Since I am now retired, and spent many years as an electronics technician (working for the Government), I really don't know what to suggest -- but one of the others' suggestion that he get into the recording side of the business is a quite good one. It helps to have someone who likes the particular style of music behind the mix board, as s/he is more likely to do a good job of mixing -- especially in a performance venue instead of just recording.
I've done some of this kind of work for the local Folklore Society.
I know that I was at a concert some years back in which the fellow behind the board was used to rock groups. What was present was a singer and player of Celtic harp (Alan Stivel, FWID), and an electrified fiddle.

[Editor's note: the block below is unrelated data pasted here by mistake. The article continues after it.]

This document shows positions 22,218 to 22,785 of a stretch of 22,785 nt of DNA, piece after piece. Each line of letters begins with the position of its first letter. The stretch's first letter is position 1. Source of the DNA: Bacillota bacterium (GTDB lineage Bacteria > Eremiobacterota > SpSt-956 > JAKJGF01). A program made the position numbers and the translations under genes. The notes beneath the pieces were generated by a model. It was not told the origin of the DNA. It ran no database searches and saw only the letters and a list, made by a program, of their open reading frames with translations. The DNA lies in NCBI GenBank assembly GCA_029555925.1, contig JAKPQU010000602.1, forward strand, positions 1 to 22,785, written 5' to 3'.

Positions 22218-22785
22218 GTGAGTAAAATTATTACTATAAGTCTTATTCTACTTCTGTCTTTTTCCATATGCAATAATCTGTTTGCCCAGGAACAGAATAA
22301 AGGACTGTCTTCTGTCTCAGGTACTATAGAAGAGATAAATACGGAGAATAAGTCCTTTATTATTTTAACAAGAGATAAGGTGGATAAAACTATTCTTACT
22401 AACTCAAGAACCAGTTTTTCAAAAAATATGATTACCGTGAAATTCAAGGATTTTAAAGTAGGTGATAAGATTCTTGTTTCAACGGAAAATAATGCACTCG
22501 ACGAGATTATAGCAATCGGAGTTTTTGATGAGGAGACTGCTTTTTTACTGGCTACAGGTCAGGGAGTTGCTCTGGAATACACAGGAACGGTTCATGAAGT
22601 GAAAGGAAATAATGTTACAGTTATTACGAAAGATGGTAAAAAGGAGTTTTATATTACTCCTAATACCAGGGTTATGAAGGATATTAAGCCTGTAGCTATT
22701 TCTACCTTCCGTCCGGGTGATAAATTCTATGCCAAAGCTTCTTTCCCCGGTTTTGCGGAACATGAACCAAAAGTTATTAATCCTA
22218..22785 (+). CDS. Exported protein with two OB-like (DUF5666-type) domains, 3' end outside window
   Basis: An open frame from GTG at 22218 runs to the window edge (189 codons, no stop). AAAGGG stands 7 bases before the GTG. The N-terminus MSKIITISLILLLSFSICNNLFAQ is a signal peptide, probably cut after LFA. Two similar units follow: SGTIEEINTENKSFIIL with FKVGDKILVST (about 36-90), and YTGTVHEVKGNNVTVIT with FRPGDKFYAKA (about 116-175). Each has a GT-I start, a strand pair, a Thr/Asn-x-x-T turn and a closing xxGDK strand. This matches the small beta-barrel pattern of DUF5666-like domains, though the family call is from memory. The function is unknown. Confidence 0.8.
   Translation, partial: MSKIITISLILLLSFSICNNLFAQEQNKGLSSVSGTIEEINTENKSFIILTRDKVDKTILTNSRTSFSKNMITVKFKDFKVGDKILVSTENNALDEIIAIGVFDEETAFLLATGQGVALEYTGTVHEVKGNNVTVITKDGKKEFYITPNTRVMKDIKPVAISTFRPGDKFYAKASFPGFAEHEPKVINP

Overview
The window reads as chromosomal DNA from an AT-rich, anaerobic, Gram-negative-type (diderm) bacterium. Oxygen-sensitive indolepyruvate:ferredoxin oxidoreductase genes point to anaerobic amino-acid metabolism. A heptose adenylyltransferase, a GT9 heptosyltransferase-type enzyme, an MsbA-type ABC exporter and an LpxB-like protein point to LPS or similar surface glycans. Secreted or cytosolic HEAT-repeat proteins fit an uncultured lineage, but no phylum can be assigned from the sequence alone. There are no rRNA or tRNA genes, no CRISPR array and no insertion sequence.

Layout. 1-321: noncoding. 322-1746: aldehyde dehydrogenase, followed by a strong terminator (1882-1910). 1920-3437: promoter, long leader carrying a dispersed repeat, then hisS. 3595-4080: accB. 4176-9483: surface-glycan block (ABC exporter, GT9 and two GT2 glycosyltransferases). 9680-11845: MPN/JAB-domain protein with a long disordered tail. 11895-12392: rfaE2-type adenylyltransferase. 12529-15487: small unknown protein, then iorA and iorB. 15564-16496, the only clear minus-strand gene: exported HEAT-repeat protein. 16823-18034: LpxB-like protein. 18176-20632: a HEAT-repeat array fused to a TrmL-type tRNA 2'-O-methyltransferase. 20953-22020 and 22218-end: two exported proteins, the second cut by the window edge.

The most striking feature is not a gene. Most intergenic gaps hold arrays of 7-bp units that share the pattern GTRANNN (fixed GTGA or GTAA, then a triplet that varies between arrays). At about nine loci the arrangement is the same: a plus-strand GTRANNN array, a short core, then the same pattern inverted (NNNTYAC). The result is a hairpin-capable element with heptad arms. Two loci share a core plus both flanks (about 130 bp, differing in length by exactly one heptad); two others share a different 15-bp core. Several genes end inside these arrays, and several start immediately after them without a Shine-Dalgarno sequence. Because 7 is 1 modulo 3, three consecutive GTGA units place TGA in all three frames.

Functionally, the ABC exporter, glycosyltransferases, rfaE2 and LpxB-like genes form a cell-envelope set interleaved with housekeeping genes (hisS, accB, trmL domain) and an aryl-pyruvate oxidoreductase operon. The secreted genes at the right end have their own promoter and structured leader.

The fellow running the mix board had the fiddle drowning out everything that it was supposed to be backing up. There was a cluster of us who knew the music and mixing -- ready to kill him, if we could reach him.
Good Luck, DoN.
Reply to
DoN. Nichols
Agree with the electrical trade. Preferable to go commercial rather than residential. It's a young man's vocation - lots of trips up and down the ladder. It does not pay very well at first, but a journeyman can make respectable money. A master electrician can own his own business and have journeyman electricians work for him.
Reply to
Thomas Kendrick
Does he want to be a sheet metal worker? If so, then go for it. If not, well then......